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The Parents Via Egg Donation Organization: What Does This Mean For Us?

Thursday, February 12, 2009

What Does This Mean For Us?

Cynthia Davis, of the Missouri State Legislature is looking to ban anonymous donations in the state of Missouri and give all donor-conceived offspring the right to access the donor's identity at age 21. She is hoping to have a hearing about her bill (HB355) within the next three months. She is looking for donor-conceived adults and families from Missouri to speak there.

The Summary of the Introduced Bill:

HB 355 -- Sperm and Egg Donations

Sponsor: Davis

This bill allows an adult child born as a result of a sperm or egg donation to obtain identifying information regarding the donor by requiring the name of the biological parent and the donor parent to be shown on the child's birth certificate.

The State Registrar will file the original birth certificate in the event the non-donor parent requests a new birth certificate. Unless contracted in writing, no legal relationship will exist between the child born as a result of a sperm or egg donation or the child's parent and the child's donor.

In the event of a birth as a result of a sperm or egg donor, any person or entity required to file a birth certificate must send the Department of Health and Senior Services documentation of the birth including the child's name, sex, and date and place of birth; the biological parent's name or other parent's name; and the donor parent's name. An adult child of a sperm or egg donation made prior to January 1, 2010, can make a written request to the circuit court in the county in which he or she resides to secure and disclose identifying information of his or her donor parent.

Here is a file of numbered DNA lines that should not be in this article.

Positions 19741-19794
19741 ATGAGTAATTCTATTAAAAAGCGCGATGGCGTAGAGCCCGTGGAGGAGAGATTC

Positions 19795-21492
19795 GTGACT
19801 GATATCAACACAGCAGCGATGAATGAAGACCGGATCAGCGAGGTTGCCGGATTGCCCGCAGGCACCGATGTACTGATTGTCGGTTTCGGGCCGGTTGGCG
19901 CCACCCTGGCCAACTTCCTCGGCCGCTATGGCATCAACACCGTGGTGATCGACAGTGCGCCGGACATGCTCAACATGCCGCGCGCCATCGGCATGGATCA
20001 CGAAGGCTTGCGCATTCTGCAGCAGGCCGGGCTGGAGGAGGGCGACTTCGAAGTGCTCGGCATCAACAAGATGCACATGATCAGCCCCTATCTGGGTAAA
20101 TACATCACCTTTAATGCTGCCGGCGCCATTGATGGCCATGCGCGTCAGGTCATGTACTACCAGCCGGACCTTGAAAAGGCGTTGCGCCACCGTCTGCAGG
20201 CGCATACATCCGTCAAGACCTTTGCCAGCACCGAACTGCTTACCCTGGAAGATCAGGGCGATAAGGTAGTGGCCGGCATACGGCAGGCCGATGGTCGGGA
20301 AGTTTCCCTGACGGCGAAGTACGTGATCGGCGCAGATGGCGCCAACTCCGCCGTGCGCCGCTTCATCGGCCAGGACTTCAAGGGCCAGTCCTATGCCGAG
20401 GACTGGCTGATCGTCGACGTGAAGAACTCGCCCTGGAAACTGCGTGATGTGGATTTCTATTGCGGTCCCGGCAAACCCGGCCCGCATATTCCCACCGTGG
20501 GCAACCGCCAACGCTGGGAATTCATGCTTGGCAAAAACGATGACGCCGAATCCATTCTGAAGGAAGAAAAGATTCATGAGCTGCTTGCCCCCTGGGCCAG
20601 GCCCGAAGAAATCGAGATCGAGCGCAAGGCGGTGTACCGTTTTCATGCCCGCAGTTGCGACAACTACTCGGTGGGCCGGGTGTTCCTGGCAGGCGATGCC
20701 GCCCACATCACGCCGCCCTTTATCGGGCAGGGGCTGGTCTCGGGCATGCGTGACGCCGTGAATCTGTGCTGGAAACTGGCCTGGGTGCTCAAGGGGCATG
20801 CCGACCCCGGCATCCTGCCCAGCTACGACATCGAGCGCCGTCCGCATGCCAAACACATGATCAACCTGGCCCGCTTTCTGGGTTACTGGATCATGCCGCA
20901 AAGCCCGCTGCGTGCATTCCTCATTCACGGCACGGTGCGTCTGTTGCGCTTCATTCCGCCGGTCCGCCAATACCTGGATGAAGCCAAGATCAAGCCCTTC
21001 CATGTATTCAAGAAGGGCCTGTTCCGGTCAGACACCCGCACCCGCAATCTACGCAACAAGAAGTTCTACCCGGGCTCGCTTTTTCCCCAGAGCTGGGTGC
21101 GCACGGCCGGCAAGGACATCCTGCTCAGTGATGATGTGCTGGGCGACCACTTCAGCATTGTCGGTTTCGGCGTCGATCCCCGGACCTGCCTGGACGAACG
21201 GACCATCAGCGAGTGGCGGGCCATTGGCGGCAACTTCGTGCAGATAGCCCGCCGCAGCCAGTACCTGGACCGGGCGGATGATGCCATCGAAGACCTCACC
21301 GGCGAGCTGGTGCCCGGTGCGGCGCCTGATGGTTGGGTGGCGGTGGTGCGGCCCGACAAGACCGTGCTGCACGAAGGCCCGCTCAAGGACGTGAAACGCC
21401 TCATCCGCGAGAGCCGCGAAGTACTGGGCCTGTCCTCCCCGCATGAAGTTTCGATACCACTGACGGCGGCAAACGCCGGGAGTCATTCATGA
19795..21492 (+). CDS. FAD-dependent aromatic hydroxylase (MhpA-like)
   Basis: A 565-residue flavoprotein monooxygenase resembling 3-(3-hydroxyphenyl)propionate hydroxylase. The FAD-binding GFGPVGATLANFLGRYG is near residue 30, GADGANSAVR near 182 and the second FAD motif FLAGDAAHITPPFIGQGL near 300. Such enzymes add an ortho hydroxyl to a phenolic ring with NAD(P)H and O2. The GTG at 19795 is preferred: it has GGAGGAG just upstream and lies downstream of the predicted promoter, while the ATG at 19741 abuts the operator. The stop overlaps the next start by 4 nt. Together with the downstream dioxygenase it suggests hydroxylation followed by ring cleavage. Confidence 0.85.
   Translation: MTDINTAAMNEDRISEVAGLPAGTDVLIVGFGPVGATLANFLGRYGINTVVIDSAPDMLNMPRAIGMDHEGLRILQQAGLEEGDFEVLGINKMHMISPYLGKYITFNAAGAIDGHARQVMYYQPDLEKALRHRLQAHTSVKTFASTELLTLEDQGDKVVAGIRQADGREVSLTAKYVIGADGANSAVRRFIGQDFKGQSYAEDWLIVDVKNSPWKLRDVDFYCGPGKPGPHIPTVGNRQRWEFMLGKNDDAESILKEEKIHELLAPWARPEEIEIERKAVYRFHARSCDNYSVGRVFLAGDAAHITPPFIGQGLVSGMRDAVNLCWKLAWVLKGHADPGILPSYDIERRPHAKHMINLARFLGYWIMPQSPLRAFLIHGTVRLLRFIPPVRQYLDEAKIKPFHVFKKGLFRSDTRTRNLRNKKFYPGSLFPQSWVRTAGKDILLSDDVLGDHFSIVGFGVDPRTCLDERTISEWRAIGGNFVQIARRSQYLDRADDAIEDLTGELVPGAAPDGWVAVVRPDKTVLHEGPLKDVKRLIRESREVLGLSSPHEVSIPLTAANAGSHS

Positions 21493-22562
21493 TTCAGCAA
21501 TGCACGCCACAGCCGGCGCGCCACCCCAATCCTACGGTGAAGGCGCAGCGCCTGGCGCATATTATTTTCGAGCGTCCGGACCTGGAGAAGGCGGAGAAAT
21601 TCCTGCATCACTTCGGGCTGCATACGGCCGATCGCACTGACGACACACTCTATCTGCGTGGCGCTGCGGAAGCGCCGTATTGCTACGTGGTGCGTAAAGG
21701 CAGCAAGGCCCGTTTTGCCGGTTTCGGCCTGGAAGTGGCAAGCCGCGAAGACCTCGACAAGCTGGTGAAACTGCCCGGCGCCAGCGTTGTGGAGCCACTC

Donor parents can register with the Children's Division within the Department of Social Services if they choose to allow a child to obtain his or her identifying information. Any adult child born as a result of a sperm or egg donation will be subject to the same requirements as an adopted child when seeking identifying or non-identifying information regarding his or her donor parent.

Children born as a result of a sperm or egg donation made after January 1, 2010, can receive a copy of his or her original birth certificate indicating his or her donor's identifying and medical history information from the State Registrar and the donation facility.

As a parent of a child via egg donation, I have a problem with some of the language in this bill. An egg donor is not a parent. Period. A parent is a a father or mother; one who begets or one who gives birth to or nurtures and raises a child; a relative who plays the role of guardian.

How is an egg donor or a sperm donor for that matter a parent? This whole donor mother or donor father, or genetic mother or father terminology is concerning on a whole.

While I am grateful to my egg donor -- the fact of the matter is she gave me one cell. It is tissue -- that has 23 chromosomes, a strand of DNA, and that cell mixed with my husbands sperm cell created an embryo that *I* carried, nurtured, birthed, and am raising. Not the egg donor.

If The State of Missouri passed this bill does this mean every other state in the Union is going to follow suit?

I want the government to stay out of my uterus, thank you very much.

1 Comments:

Blogger shiner said...

I agree with you. We (parents by egg donation) are being considered the same as adoptive parents. We are absolutely different because we grew the fetus inside our bodies. I am currently 8.25 months pregnant by donor eggs and this bothers me. There is no need for the donor's name to be on the birth certificate. I plan on being upfront and honest with my child from a very early age but that is between me and my daughter. Candace art4mybaby.blogspot.com

February 24, 2009 at 7:44 AM  

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